Blog Post

Worry Dolls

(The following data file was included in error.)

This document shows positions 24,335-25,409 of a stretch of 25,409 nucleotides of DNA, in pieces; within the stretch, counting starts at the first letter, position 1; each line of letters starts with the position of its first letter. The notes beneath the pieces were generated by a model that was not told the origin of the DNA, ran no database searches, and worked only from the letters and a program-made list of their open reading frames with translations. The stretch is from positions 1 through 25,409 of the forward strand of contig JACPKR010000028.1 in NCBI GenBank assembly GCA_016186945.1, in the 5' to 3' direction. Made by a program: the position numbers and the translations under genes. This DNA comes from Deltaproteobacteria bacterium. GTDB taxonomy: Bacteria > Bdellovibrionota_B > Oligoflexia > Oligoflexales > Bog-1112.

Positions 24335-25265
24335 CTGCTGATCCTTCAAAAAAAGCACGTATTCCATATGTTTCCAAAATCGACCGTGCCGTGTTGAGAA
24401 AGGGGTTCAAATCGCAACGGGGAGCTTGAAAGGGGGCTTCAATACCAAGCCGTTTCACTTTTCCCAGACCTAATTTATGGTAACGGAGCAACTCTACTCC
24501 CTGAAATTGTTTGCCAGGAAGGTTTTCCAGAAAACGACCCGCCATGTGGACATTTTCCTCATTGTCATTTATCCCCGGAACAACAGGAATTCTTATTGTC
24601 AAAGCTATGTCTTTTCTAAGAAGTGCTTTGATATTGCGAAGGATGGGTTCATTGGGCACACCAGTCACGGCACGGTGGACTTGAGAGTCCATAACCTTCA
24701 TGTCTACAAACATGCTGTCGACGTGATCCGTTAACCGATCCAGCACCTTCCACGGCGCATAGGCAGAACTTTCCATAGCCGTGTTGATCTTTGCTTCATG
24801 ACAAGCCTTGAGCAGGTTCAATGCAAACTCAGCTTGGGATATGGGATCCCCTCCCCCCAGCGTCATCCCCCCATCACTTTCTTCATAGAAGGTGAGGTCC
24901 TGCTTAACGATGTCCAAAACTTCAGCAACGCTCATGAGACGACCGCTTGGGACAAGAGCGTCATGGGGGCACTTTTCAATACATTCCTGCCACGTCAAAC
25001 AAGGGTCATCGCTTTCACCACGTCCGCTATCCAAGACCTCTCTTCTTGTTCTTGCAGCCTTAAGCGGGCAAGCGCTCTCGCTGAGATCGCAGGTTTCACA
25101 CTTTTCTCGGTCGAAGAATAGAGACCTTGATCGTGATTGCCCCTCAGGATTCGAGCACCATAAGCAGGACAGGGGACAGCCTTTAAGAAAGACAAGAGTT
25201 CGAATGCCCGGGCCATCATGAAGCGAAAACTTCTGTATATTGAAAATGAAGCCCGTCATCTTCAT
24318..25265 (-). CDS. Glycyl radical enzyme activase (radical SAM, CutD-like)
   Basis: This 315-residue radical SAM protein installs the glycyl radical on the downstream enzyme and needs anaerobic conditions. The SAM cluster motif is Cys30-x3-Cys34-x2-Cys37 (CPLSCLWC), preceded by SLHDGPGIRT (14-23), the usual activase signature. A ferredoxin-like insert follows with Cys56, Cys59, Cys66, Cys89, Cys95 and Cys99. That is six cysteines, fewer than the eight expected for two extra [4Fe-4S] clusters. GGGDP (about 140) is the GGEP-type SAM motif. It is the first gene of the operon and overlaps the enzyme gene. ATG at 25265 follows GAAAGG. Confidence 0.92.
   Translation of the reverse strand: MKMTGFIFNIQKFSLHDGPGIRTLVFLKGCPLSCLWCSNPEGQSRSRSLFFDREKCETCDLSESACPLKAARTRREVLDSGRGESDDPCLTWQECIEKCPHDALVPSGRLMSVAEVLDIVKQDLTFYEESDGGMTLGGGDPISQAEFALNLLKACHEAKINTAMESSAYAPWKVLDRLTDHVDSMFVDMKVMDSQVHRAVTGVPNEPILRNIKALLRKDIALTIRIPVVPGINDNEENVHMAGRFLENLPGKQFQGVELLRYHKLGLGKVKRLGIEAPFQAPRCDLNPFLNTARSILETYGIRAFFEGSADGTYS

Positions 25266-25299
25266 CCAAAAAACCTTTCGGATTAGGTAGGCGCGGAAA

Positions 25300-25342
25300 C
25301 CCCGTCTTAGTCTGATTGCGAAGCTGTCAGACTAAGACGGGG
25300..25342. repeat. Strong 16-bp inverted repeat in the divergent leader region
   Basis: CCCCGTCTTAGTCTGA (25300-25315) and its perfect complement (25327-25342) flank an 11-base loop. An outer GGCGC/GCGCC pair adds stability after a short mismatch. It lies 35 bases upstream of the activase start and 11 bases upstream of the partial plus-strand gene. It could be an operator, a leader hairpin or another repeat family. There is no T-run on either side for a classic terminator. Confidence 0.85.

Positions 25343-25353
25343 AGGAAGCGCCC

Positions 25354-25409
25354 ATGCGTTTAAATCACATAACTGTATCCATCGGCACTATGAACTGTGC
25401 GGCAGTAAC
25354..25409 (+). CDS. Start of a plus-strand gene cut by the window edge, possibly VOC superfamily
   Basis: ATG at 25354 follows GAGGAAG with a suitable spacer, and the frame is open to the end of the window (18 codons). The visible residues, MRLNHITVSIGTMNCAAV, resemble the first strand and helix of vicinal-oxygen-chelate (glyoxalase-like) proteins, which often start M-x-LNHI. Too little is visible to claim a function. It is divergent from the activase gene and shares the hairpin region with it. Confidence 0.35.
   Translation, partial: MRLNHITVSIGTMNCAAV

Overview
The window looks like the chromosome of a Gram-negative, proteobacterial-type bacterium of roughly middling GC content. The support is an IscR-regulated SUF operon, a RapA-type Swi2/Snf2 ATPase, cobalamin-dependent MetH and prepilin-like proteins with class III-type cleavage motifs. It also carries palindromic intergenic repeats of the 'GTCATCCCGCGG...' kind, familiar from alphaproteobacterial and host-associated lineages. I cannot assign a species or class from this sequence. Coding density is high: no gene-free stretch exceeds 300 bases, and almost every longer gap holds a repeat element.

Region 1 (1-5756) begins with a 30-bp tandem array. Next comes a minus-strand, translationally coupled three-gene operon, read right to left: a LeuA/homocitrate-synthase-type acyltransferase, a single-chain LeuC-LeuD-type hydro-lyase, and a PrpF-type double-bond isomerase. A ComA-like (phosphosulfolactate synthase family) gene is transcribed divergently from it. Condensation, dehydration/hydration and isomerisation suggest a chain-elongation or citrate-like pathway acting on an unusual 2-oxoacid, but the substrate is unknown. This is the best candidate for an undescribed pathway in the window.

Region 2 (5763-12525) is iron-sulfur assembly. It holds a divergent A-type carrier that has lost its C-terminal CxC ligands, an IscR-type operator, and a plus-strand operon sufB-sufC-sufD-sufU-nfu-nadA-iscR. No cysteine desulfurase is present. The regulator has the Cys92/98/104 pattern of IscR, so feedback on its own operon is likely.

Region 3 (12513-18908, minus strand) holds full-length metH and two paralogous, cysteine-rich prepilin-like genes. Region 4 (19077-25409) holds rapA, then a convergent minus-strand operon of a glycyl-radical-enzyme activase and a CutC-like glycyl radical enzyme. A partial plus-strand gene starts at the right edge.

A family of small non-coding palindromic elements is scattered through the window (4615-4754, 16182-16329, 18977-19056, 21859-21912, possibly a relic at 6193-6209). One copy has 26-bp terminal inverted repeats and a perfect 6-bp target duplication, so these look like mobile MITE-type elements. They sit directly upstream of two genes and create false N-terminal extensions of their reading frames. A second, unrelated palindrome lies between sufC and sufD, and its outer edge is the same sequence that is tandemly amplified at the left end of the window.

by Susan Brinkmann, OCDS A caller on our radio show the other day was concerned because a child in her family came home from school one day asking if he could have a "Worry Doll" because he thought it was "cute." She hesitated, fearing that such an object would "open him up" to evil. She was right on! Worry dolls are traditionally made in Guatemala and are used primarily by children who can't sleep because they're worried about something. Parents tell the child to put the doll under their pillow before going to sleep at night and, according to folklore, the dolls will take away their worries during the night. Some parents will remove the doll during the night to reinforce the child's belief that the worry is gone. The dolls can be made by anyone and instructions for their use can be found online. Legend has it the dolls were first made by two poor children in Guatemala when their mother got sick and the family was out of food. Using twigs and scraps of cloth, the children fashioned the little dolls along with sacks for the dolls to sleep in. The children hoped the dolls would have magical powers like the magical dolls in the stories their grandfather used to tell them. Before going to be bed, one of the children asked the dolls for help, then placed them in a sack and put them under her pillow. The next morning when she awoke, the dolls were out of the pouch and laid out in a circle on the table. Because she had slept through the night without worrying, the children believed this was a sign that the dolls were magical. They decided to take them to the local market where they sold their "magic dolls" for a hefty sum of money, which they took as even more evidence of the doll's powers. Later, when the children returned home, they found the magic dolls they thought they had sold back in their pocket with a tiny note that read: "Tell these dolls your secret wishes. Tell them your problems. Tell them your dreams. And when you awake, you may find the magic within you to make your dreams come true." The superstition in all this is so obvious that it barely requires comment. According to the Catholic Encyclopedia, there are four kinds of superstition: 1) improper worship of the true God; 2) idolatry; 3) divination; 4) vain observances. Worry dolls fall mostly into the second category which includes trusting in the use of good luck charms, rabbits feet, or any other kind of amulet or charm with the belief that it has some kind of power. From a Catholic point of view, I can't help but wonder why anyone would teach a child to put their faith in a tiny stick with a few shreds of cloth glued to it rather than to the God whose very name makes demons tremble. Why not teach the worried child to recite the name "Jesus" when he or she begins to worry? Hasn't this formula been proven by billions of saints and sinners throughout our 2,000 year history? "In the name of Jesus Christ, the Nazarene, walk!" said St. Peter, who was the first to prove that when Jesus said "I tell you most solemnly, anything you ask for from the Father, He will grant in my name," He meant was He said. As a result, this name has been invoked to heal, cast out demons, quiet the raging wind, defeat armies and eradicate plagues. Surely it can calm a child's fears in the middle of the night! Our caller also made a very good point when she mentioned her fear that using the worry dolls might "open him up" to evil forces. Some of the world's most renowned exorcists, such as Fr. Gabriele Amorth, Rome's chief exorcist, say that even the slightest turn toward occultic powers such as these is enough to allow Satan and his minions to gain entrance into our lives. Have a question about the New Age? Send it to us at and we'll answer it right here on this blog!